Courtney Liu MFA in Dance ‘21: “Body Image, Ballet Pedagogy, & Flow/Yu”

This is part of a series commemorating the inaugural cohort of Duke’s MFA in Dance. Learn more about the program and its 2021 graduates here.

Courtney Liu’s thesis, “Body Image, Ballet Pedagogy, & Flow/Yu: Pedagogical Recommendations to Mitigate Self-Objectification and Choreographic Processes to Move Towards Embodied Flow States,” brings relevant psychological and pedagogical literature into a toolkit for ballet educators with an aim to reduce self-objectification in classrooms. Courtney’s arguments draw on objectification theory, which describes the altered psychological state where individuals begin to view themselves as a body or sum of body parts.

Dance scholars have critiqued the thin ideal in ballet, professional dancers have published autobiographical accounts documenting their physical and psychological suffering, and popular films and television shows have made the connection between eating disorders and ballet infamous. Building on many years of research that has identified self-objectification and related eating and body image disturbances as a problem in ballet, Courtney’s research applies, expands upon and offers progressive pedagogical approaches to reduce self-objectification in the ballet classroom.

In her thesis, Courtney perceives flow states as the next frontier of research in this area; her pedagogical recommendations facilitate a collaborative choreographic process that investigates the potential of dancing flow states to help buffer dancers against self-objectification and to amplify embodied audience engagement as well.

—Prof. Purnima Shah, Primary Advisor


Progressive ballet pedagogy and choreographic inquiry are the two distinct and intertwining branches that have shaped Courtney’s MFA research at Duke. Building on a foundation of progressive, feminist and critical pedagogy, her final written work brings progressive ballet pedagogy in conversation with eating and body image disturbances under the framework of objectification theory.

The resulting “toolkit” for ballet teachers is informed by relevant literature in pedagogy and psychology, as well as Liu’s own experience of applying and expanding the proposed approaches. To conclude, Courtney suggests the intentional cultivation of flow states in the classroom as a possible antidote to objectification and a ripe area for research.

In addition to informing her own teaching, methods from the toolkit (vivid imagery, somatic approaches, three-dimensional language, prompts for imagining the future of ballet, diversifying curricular content, sensitive approaches to the environment/others) have also inspired Courtney’s choreographic works during the MFA. Accordingly, the choreographic branch of her research culminates in a live-streamed performance that explores the nature, cultivation and cross-cultural aspects of flow and yu states.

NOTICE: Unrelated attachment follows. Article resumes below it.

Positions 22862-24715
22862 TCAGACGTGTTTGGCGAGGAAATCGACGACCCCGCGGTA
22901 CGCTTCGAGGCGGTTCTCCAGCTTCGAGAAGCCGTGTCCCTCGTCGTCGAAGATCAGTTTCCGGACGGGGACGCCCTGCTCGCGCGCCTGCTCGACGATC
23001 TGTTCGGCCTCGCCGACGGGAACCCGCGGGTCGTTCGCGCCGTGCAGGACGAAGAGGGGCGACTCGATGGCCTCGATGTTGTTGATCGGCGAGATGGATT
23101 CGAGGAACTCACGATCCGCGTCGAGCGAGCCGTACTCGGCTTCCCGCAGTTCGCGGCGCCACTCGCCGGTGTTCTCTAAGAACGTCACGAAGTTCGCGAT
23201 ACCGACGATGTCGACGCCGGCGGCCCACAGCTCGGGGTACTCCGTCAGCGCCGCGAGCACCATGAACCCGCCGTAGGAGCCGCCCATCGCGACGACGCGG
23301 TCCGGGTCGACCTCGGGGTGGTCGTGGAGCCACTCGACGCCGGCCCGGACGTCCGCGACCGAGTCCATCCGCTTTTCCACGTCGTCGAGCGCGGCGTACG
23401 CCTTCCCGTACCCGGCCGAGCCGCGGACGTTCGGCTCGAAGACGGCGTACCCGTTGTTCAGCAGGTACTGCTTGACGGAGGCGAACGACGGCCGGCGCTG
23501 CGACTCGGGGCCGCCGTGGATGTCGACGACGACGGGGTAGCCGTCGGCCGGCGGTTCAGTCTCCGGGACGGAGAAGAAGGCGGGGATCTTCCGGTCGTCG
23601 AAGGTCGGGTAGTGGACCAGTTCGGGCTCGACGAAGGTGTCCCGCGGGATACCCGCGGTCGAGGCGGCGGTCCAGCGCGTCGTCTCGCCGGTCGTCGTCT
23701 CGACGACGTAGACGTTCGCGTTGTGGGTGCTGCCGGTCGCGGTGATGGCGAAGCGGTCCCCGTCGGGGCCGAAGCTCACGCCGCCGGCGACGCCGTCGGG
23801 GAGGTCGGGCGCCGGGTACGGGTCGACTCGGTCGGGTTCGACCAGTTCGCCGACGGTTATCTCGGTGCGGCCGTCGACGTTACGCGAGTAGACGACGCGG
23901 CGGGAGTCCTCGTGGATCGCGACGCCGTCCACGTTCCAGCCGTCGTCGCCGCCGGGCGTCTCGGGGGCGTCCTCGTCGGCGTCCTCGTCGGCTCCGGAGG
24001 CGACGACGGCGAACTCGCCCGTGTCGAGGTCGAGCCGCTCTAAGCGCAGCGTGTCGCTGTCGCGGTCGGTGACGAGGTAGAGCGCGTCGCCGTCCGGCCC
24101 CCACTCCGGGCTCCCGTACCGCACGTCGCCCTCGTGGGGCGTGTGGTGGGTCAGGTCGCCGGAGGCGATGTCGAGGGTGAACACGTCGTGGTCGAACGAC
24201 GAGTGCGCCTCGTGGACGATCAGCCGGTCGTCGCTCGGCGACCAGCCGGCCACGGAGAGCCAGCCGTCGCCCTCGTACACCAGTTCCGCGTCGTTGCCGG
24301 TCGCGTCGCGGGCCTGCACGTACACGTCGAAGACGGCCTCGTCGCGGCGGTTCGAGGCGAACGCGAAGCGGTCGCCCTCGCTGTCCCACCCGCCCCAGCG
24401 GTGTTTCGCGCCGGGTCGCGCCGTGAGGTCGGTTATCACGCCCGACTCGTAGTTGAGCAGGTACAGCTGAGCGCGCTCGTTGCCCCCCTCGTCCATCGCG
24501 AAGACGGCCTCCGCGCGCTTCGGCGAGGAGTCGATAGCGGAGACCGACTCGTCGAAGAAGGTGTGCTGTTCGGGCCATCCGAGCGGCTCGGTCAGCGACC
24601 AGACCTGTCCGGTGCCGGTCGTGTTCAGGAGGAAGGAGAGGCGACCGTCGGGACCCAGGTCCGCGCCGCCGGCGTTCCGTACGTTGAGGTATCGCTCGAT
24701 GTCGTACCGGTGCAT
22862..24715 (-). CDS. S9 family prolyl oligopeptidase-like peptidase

Thesis Advisory Committee: Prof. Purnima Shah, Michael Kliën, Tyler Walters, Katya Wesolowski

Thesis Project

Reflecting the intersecting dual tracks in pedagogy and choreography that have shaped Courtney’s MFA research, the final outward facing project unfolds in two parts.

The first program, a live-streamed proscenium performance featuring ten undergraduate dancers and interactive projections by Mingyong Cheng (MFA EDA ‘21), was dedicated to the exploration and cultivation of engaged artistic flow/yu states in the studio and onstage. Courtney and the students investigated various facilitators, inhibitors and characteristics of flow/yu, including intention, curiosity, bliss, distraction, collective engagement, joy, peace and suspension of time. The title, “Waters to Waters: Between Yu and Flow,” reflects the combination of eastern and western practices that informed the final work.

In the second program, a live-streamed Artists in Conversation presentation through Duke Arts, Courtney presented progressive pedagogical advances that have the potential to reduce self- and other-objectification in the dance classroom. Segments of choreography inspired by these pedagogical tools were woven throughout the presentation as Courtney shared how interdisciplinary research in pedagogy and choreographic inquiry worked in tandem to uncover unexpected revelations.

About Courtney Liu

Courtney Kristen Liu is a choreographer, teaching artist and performer who is currently pursuing an MFA and teaching courses and workshops at Duke University. She has taught dance for 15-plus years (university, private studio, community settings), and her pedagogical research has been presented at the Embodied Learning Summit and the National Dance Educators Organization.

Courtney has choreographed a variety of dance performances/films, and her collaborative work was recently commissioned by the American Dance Festival and the Nasher Museum of Art for Carrie Mae Weems’ RESIST COVID / TAKE 6! exhibit. Performance credits include Matthew Bourne’s Swan Lake, The Phantom of the Opera (Broadway cast), the Radio City Christmas Spectacular, Peridance Contemporary Dance Company, and the Cincinnati Ballet. Courtney has served as Assistant Dance Captain at The Phantom of the Opera and as Assistant Director for Norwegian Cruise Lines. She is an RYT-200 certified yoga instructor and ABT Certified Teacher in levels Pre-Primary through Level 3.

“The soul was never put in the body to stand still.” —John Webster

Courtney Liu’s website